I've been imagining, as I listen to news about the fires ravaging Alberta right now, about the families. And that perennial question: when you are told to flee, what do you take with you? What gets left behind, forsaken?
Beyond your people, beyond your pets, I mean, what do you reach for when you have to go - RIGHT NOW - and the future of your home hangs in the balance, unknown? Will you have a home to go back to...?
As questions go, this one is a fresh mosquito bite that in spite of yourself, even though you know better, you can't stop scratching.
"We didn't realize how serious it was until we went out to the parking lot and the sky was orange." Images of the orange sky have burned into the memory of many Canadians this week.
And here I find myself wondering what I would do faced with that awful question, knowing any answer I could possibly come up with would fall short, wanting.
I'm not typically a sentimental person. I don't own any jewelry or original works of art. So much of what I own - TVs, computers, sofas, linens - would go up in smoke in a heartbeat, and I wouldn't mourn the loss too greatly (although, in my way I suppose I put some degree of thought and care into selecting those items).
But the fact is, so much of what we have is material and immaterial at the same time.
Some sensible people would reach for their passports and other important documents kept in safes. I am not a sensible person, I'll admit as much. Rarely am I ruled by a cooled head. My photographs aren't neatly contained in a hard drive I can scoop up and take with me. So many albums I couldn't possibly cart them under my arms... I've always preferred to hold my son's baby pictures in my hands, ditto to the books on my shelves dating back to my school days.
So much of what is prized in my life is not so much what's in my house, but in the actual bones of it. The four walls, the space and the physical feeling of the bricks and mortar itself. The difference between a house and a home.
I guess that atmosphere could be recreated wherever my family goes. And we have uprooted before, by choice.
What is happening to the families in Alberta is different.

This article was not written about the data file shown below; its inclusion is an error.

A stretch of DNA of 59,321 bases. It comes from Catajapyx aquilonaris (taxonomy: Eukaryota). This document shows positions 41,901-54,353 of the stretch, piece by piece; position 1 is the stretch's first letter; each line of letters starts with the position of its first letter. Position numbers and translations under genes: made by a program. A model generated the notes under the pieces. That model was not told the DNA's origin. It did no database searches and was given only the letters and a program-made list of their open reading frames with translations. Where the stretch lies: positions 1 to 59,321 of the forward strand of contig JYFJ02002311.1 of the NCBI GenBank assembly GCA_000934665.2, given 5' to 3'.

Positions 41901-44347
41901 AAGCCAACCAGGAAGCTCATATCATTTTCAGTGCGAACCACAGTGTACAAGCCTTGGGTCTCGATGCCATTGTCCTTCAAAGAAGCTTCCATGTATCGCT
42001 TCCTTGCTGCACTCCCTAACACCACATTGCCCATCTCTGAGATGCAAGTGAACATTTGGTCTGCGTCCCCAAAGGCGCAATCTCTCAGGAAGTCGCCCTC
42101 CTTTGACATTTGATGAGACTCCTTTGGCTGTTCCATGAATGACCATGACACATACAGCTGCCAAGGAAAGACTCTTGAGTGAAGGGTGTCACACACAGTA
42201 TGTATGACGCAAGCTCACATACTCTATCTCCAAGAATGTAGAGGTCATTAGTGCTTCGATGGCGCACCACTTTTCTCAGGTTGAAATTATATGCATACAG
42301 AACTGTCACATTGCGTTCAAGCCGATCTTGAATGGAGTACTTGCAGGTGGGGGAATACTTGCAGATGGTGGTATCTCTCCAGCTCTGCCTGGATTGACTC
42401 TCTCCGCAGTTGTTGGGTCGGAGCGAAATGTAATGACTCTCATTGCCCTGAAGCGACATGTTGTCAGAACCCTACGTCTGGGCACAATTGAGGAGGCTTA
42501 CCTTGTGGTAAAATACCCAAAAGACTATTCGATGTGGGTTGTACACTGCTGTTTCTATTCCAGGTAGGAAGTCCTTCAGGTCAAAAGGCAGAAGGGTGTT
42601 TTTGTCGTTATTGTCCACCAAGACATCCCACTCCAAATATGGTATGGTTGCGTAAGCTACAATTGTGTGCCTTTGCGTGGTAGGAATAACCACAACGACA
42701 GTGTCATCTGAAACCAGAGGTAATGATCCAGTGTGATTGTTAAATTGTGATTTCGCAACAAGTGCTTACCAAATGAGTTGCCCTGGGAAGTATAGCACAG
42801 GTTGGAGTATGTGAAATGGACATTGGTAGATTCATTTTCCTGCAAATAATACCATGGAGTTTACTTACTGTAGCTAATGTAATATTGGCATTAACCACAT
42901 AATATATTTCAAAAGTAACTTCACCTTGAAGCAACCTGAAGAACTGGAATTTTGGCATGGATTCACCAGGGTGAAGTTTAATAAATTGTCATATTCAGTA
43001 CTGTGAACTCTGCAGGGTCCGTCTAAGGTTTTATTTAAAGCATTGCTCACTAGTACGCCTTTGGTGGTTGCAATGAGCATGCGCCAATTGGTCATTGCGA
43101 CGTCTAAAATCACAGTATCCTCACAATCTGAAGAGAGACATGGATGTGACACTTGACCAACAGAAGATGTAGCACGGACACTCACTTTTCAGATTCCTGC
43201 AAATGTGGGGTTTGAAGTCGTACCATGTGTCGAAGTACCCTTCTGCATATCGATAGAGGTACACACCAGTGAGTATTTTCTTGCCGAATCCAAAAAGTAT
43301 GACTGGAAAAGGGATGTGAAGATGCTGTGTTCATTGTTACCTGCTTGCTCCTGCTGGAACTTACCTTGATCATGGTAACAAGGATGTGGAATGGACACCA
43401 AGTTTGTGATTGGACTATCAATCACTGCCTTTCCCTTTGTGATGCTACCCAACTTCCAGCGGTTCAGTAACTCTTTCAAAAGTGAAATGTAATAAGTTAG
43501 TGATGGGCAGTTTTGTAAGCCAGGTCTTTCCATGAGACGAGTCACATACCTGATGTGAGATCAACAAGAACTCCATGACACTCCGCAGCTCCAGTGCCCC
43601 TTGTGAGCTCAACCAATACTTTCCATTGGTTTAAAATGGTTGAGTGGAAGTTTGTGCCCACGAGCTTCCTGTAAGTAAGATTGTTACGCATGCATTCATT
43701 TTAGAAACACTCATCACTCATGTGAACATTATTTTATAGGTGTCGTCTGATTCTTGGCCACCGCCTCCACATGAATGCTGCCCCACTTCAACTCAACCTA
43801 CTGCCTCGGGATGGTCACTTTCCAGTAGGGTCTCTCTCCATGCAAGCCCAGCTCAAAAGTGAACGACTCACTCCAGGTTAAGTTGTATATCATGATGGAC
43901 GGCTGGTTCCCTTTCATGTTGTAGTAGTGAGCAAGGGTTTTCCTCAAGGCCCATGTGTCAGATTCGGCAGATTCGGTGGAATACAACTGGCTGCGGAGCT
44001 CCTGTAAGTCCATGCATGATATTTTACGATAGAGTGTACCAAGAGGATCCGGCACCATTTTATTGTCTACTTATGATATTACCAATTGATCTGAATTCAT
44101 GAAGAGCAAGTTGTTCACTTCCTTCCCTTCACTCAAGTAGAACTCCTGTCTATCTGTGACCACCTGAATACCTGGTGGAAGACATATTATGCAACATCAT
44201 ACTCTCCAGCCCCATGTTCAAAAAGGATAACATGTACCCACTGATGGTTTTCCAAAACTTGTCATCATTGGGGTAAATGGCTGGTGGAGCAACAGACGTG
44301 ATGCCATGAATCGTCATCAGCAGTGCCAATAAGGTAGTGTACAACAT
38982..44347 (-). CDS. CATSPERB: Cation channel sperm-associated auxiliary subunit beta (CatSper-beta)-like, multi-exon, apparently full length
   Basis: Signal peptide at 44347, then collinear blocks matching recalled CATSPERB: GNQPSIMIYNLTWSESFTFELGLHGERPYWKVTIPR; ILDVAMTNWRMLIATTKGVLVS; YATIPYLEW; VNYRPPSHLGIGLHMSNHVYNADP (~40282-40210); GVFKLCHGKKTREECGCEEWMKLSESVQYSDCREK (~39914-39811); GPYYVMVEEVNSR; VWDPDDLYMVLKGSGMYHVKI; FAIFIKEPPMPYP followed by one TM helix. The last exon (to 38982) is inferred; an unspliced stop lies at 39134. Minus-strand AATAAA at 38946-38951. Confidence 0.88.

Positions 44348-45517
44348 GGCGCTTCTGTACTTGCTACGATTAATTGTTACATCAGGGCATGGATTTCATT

The effects of an evacuation, or so I imagine, will leave a gaping hole in the lives of these residents.
The loss will ripple out in concentric circles for years to come. I pray that these families find the strength to heal.
Home is so much more than the roof over your head. It's more than just a shell where you go to rest your head at night. Home is a feeling, an energy you create. On some level that energy gets absorbed into the walls, into the very fabric of the building.
Consider the emotional attachment you feel for your childhood home... If I close my eyes, I can vividly remember so much about the apartment I grew up in. It's a connection I want my son to feel for our current home. I would hate for us to have to leave it before we're ready, before he's ready...
There is no right answer to the question. No matter what you take, so much is left behind.
Newsflash: moms need to get a life, too. And as paying customers, don't we deserve to be served like everyone else? A New Brunswick mom is fighting for her right to a spa treatment, after she was turned away for bringing her baby with her.
Sacha DeWolfe called a human rights failure when staff at Fredericton's Avalon Spa refused to serve her with her infant in tow.
While on maternity leave, the 37 year-old brought her five month-old baby, who was asleep in a car seat at the time, to her eyebrow waxing appointment.
"I was mistakenly under the impression, I guess, that I could bring my child to a service and expect to be served," said DeWolfe, who is now pushing to have the province's legislation amended to include discrimination against children.
The spa stands by its decision to ban children from the premises. Initially, Avalon owner Peggy Jewett cited safety concerns as the primary reason for the exclusion.